Long‐term antipsychotic polypharmacy prescribing in secondary mental health care and the risk of mortality

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Abstract

Objectives
To investigate the association between long‐term antipsychotic polypharmacy use and mortality; and determine whether this risk varies by cause of death and antipsychotic dose.

Methods
Using data from a large anonymised mental healthcare database, we identified all adult patients with serious mental illness (SMI) who had been prescribed a single antipsychotic or polypharmacy, for six or more months between 2007 and 2014. Multivariable Cox regression models were constructed, adjusting for sociodemographic, socioeconomic, clinical factors and smoking, to examine the association between APP use and the risk of death.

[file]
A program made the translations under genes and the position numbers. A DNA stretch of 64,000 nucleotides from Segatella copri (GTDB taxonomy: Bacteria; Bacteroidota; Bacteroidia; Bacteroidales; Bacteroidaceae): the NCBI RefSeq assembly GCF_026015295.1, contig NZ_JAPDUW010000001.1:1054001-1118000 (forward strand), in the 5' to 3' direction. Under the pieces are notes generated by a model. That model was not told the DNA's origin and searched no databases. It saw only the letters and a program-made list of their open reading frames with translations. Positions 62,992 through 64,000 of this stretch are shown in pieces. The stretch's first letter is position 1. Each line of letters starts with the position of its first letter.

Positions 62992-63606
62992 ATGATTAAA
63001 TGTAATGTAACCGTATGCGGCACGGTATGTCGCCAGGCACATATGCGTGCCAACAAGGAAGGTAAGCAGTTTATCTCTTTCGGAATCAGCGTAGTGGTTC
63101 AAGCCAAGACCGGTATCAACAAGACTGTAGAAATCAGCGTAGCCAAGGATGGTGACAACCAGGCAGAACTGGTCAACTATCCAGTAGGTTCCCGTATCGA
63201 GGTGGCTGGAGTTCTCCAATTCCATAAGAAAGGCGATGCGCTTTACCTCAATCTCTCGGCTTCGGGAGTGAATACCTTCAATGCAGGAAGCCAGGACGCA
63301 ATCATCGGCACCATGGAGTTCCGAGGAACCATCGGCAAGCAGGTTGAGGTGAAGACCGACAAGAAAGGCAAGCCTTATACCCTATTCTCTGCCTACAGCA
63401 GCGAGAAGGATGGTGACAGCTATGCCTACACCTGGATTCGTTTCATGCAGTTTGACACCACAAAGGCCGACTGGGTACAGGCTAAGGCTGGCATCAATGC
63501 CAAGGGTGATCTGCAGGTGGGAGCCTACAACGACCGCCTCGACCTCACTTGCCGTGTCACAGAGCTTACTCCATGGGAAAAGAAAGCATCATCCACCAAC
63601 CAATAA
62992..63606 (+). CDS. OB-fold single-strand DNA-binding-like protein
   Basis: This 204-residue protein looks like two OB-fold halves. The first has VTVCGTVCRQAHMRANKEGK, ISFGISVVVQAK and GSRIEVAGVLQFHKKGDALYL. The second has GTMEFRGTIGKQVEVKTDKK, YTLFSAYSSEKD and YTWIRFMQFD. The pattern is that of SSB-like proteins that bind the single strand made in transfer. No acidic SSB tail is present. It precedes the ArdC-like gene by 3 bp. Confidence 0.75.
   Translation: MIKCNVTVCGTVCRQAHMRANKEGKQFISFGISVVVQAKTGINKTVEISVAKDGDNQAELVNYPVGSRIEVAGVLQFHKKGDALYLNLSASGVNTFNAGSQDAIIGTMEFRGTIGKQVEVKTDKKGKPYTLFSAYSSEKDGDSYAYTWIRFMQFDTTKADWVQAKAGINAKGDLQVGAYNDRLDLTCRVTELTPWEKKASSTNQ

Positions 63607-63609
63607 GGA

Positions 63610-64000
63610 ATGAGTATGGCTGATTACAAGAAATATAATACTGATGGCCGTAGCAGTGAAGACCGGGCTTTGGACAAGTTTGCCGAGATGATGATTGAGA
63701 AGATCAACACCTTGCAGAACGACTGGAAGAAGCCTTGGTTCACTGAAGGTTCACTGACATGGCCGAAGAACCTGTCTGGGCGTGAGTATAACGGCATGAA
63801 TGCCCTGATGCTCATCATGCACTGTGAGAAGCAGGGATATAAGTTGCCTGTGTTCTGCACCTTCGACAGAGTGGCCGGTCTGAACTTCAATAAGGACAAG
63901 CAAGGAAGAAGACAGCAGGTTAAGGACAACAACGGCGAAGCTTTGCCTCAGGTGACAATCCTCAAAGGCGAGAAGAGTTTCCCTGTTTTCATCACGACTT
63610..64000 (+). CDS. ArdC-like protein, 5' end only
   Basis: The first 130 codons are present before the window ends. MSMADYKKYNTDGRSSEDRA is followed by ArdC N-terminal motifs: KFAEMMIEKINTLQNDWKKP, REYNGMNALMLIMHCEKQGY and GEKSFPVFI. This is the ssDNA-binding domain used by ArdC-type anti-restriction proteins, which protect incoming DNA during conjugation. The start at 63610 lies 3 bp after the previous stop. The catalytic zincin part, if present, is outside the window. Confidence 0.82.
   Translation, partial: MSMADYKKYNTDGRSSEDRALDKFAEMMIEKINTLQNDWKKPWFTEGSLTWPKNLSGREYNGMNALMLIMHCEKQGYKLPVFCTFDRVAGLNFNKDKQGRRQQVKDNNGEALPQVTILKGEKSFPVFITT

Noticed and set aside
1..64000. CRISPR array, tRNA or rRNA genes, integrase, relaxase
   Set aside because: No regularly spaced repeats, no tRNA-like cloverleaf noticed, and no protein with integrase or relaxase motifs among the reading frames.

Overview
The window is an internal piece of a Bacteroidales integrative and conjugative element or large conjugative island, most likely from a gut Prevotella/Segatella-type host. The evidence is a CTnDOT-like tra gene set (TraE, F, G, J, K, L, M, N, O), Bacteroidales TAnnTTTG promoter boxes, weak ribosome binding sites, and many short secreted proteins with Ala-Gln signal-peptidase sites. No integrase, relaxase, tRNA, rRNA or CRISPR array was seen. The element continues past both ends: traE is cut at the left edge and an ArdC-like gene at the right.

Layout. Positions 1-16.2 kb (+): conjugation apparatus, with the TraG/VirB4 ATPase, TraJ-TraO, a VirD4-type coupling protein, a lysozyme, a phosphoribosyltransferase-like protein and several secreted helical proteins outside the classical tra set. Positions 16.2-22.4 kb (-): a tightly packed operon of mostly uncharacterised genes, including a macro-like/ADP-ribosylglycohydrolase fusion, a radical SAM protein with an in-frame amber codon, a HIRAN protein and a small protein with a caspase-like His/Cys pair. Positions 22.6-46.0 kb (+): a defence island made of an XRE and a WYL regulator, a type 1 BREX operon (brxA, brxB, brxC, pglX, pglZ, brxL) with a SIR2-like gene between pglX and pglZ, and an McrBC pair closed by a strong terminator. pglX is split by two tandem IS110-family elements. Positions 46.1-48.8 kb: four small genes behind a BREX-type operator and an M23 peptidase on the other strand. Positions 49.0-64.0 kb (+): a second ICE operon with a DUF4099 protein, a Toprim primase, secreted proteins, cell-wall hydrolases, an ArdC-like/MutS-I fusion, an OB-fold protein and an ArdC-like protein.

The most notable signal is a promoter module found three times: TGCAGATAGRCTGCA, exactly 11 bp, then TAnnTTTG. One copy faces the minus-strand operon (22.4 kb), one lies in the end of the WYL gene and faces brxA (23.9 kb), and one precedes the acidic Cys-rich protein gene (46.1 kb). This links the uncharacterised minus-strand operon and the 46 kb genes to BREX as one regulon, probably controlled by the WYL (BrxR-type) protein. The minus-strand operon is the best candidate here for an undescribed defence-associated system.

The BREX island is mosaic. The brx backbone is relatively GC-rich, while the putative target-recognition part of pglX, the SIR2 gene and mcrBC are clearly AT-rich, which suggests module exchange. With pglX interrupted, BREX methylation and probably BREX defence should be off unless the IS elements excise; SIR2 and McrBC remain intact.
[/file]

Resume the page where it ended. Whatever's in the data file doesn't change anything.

Results
We identified 10 945 adults with SMI who had been prescribed long‐term antipsychotic monotherapy (76.9%) or APP (23.1%). Patients on long‐term APP had a small elevated risk of mortality, which was significant in some but not all models. The adjusted hazard ratios for death from natural and unnatural causes associated with APP were 1.2 (0.9–1.4, P = 0.111) and 1.1 (0.7–1.9, P = 0.619) respectively. The strengths of the associations between APP and mortality outcomes were similar after further adjusting for % BNF antipsychotic dose (P = 0.031) or olanzapine equivalence (P = 0.088).

Conclusion
The findings suggest that the effect of long‐term APP on mortality is not clear‐cut, with limited evidence to indicate an association, even after controlling for the effect of dose.
Original languageEnglish
Pages (from-to)123-132
Number of pages10
JournalActa Psychiatrica Scandinavica
Volume138
Issue number2
Early online date29 May 2018
DOIs
Publication statusPublished - Aug 2018

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